There’s a little bit of graffiti to the left of the plaque but there are no signs of any substantial damage.
Although originally this would have been standing alone, with little close by. Now it’s right in the middle of a large street market.
However, dying as he did before Liberation Stafa doesn’t have the same enemies as those who survived to fight for the construction of Socialism. There are a number of locations, including the main sports stadium (which was demolished in 2016 and I don’t know if a new one that had been proposed was eventually built, where it might be if built and what it might now be called) and a high school on the Durrës Road in Tirana that bear his name.
I think this element of respect which he still has in Albanian society accounts for the fact that even though getting close no street trader has the nerve to use the space in front of the actual monument (which isn’t the case in other locations I’ve visited in the country), prime though it might be.
Monument to Mina Peze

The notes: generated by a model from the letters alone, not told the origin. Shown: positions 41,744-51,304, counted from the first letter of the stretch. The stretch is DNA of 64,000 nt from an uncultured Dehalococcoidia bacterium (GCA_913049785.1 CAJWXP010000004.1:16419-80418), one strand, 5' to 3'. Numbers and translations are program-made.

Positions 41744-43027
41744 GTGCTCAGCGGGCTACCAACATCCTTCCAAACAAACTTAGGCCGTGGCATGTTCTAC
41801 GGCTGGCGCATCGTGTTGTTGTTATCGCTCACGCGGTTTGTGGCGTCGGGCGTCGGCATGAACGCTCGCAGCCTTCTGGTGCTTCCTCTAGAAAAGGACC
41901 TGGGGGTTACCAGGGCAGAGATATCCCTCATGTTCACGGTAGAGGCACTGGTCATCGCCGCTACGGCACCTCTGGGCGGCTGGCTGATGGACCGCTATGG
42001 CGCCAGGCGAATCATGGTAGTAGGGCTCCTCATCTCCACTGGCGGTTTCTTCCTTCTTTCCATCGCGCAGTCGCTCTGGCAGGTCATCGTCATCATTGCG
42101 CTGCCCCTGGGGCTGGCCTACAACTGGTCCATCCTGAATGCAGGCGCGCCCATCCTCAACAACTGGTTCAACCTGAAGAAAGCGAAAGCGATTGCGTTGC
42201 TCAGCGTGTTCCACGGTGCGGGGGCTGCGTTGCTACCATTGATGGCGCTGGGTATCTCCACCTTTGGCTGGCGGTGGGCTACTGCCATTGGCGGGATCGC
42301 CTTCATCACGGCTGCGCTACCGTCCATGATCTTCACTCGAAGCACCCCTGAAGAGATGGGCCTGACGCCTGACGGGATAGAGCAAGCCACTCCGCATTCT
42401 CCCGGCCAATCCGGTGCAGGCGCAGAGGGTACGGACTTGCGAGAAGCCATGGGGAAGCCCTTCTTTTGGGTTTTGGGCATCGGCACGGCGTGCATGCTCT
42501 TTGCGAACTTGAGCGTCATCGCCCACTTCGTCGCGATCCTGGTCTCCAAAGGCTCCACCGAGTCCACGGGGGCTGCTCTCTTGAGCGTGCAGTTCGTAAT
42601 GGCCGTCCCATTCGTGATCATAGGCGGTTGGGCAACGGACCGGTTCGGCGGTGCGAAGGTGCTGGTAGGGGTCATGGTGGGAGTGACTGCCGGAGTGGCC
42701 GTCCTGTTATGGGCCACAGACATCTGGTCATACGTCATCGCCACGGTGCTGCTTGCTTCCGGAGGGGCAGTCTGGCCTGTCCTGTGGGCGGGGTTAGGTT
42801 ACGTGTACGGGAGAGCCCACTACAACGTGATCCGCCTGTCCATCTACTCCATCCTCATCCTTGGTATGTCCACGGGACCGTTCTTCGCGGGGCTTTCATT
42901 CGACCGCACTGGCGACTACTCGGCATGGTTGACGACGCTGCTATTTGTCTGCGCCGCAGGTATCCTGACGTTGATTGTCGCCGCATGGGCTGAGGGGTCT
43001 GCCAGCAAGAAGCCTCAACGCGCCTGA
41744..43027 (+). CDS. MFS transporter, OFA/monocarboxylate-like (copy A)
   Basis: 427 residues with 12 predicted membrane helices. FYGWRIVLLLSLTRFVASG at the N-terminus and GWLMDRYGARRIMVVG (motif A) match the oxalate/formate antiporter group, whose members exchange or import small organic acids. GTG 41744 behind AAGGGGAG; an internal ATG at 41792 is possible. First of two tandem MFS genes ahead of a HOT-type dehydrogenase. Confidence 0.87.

‘Humble’ is not really an appropriate word to describe the lapidar to the honour of Mina Peza. Although not particularly large it’s different from virtually all other lapidars in the country. Unfortunately, I don’t have any information about when it was created as that would say a lot.
Unlike the other lapidars in this post the one in the street that still bears her name has obviously been designed. There are four distinct, component parts.
First it sits on a small platform that’s three steps up from street level. This platform and steps are all faced with red (steps) and cream (platform) marble. There’s a bit of careless damage to one corner of the steps but that’s about all.
Then there’s a tall, rectangular column, perhaps three metres high. This is faced in white marble. This stands separate from the rest of the monument, a metre or so in front.
Then we have a huge piece of stone where the rough edges are clear to seen but the top has been levelled off to take the final part of the structure which is a curved piece of concrete that has been faced with white speckled, red marble. Towards the top left corner of this curved marble a white marble plaque takes the place of the red slabs, thereby maintaining a smooth surface.
On this plaque are the words;
Këtu në 17 shtator 1942 u vra ne krye të demostratës së grave nëna patriote Mine Peza
which translates as
Here on September 17, 1942, the patriotic mother Mine Peza was killed at the head of the women’s demonstration